Such practice is more in keeping with the boardroom of a multi-national business than a military campaign headquarters. Therefore looking at how modern business practices have evolved over recent years may provide both an insight into the current threat to the UK and ways to counter it.

It is not surprising to find business practices in Al-Qa’ida as Osama Bin Laden, generally recognized as the Commander and Senior Operations Chief of Al-Qa’ida, is no stranger to business himself. He is a member of the bin Laden family whose financial interests are represented by the Saudi Binladin Group, a global construction and equity management conglomerate grossing 5 billion U.S. dollars annually, and one of the largest construction firms in the Islamic world, with offices in London and Geneva. [1]

He is reported to have studied economics and business administration at the Management and Economics School of King Abdulaziz University in Jeddah.[2] Likewise some reports suggest he earned a degree in civil engineering in 1979 [3] and a degree in public administration in 1981.[4] However, other sources describe him as never having graduated from college,[5] or as having left university during his third year.[6]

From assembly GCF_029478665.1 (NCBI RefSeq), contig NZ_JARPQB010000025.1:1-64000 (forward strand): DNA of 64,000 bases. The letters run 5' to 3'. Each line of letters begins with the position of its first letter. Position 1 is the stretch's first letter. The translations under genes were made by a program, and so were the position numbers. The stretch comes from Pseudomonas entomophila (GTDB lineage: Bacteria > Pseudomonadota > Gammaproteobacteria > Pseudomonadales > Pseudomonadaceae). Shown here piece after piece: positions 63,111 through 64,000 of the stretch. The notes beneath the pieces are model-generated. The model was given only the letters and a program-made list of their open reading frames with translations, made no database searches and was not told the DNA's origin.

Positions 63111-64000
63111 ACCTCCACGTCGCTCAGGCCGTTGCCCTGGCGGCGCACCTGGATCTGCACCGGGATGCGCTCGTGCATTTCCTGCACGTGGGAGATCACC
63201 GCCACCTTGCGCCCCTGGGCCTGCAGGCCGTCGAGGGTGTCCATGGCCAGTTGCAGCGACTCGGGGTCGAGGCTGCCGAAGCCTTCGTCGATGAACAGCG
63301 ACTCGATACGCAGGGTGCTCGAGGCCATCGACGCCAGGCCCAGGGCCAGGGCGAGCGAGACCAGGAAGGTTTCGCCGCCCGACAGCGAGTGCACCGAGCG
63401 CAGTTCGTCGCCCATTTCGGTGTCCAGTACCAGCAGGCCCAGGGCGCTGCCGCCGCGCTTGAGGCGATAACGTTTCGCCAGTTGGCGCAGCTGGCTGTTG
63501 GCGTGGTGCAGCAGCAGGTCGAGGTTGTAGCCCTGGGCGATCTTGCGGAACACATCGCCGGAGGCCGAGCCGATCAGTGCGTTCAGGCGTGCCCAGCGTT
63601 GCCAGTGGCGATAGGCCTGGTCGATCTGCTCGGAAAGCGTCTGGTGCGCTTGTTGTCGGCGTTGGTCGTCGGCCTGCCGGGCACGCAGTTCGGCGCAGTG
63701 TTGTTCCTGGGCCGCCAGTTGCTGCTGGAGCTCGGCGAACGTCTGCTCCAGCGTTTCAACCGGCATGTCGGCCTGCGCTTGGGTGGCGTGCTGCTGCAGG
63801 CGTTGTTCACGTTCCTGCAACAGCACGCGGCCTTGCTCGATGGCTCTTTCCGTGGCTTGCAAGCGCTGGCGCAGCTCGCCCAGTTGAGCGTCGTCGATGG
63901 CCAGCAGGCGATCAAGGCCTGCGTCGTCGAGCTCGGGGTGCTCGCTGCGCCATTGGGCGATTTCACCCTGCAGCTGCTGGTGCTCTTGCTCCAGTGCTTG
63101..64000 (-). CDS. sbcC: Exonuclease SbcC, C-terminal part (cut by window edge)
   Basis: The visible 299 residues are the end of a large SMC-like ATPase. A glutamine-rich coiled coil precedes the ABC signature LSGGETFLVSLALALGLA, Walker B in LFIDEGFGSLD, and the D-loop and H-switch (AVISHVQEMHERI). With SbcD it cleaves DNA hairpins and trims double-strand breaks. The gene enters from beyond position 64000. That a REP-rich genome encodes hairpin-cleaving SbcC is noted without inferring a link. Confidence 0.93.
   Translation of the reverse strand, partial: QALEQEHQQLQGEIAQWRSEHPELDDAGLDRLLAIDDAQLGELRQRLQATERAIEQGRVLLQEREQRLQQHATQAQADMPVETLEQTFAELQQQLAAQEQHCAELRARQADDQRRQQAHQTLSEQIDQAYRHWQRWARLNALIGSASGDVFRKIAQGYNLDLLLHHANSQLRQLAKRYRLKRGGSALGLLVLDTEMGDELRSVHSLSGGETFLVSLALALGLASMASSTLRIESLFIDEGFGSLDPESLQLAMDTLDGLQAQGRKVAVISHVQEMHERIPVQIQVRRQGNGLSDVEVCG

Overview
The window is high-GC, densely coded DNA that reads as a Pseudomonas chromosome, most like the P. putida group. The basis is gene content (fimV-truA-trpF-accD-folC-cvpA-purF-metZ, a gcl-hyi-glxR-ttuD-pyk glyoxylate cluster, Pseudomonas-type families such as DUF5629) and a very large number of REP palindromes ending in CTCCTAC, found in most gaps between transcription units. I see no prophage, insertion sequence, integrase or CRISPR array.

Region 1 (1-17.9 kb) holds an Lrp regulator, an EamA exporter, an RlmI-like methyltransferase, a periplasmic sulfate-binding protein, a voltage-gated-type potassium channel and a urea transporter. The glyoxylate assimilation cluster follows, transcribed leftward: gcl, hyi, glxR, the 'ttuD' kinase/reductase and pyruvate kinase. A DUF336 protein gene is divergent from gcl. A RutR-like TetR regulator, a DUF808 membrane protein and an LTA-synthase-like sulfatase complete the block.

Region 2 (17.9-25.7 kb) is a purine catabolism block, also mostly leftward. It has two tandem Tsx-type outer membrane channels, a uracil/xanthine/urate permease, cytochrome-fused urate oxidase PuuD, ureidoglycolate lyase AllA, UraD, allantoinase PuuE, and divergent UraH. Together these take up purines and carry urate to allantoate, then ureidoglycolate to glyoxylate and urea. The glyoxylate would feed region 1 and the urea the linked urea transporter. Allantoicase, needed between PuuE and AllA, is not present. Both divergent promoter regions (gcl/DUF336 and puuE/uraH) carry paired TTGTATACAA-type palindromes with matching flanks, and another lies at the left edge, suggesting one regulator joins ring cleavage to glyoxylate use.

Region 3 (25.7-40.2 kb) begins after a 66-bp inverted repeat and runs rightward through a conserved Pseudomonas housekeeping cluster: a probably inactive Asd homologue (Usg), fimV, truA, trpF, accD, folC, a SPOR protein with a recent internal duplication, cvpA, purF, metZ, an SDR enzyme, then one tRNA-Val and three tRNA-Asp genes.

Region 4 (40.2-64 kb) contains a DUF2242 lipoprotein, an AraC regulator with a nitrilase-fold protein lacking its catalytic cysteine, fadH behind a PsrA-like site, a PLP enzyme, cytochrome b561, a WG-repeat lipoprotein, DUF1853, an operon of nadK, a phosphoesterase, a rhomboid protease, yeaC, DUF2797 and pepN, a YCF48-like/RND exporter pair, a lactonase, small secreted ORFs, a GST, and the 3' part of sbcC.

Although his personal qualifications are subject to hot debate there can be no doubt that he has business acumen. He is widely reported to have brought personal wealth and construction expertise to the Afghan Mujahedeen during the Revolutionary War in Afghanistan and in an interview with Independent newspaper's Robert Fisk (6.12.96) he described himself as “a construction engineer and an agriculturist.”

According to Jamal Ahmed al-Fadl,[7] a former member of Al-Qa’ida who defected to the United States in 1996, Al-Qa’ida’s structure is not dissimilar to that of a multi-national organisation. Bin Laden is advised by a council who seem to fulfil the same operational role as a Board of Directors and there are at least five semi-autonomous “Business Units”. There is a military unit looking at issues such as training and weapons, a business/commercial enterprise unit overseeing financial aspects, a legal unit, a religious unit and a media unit.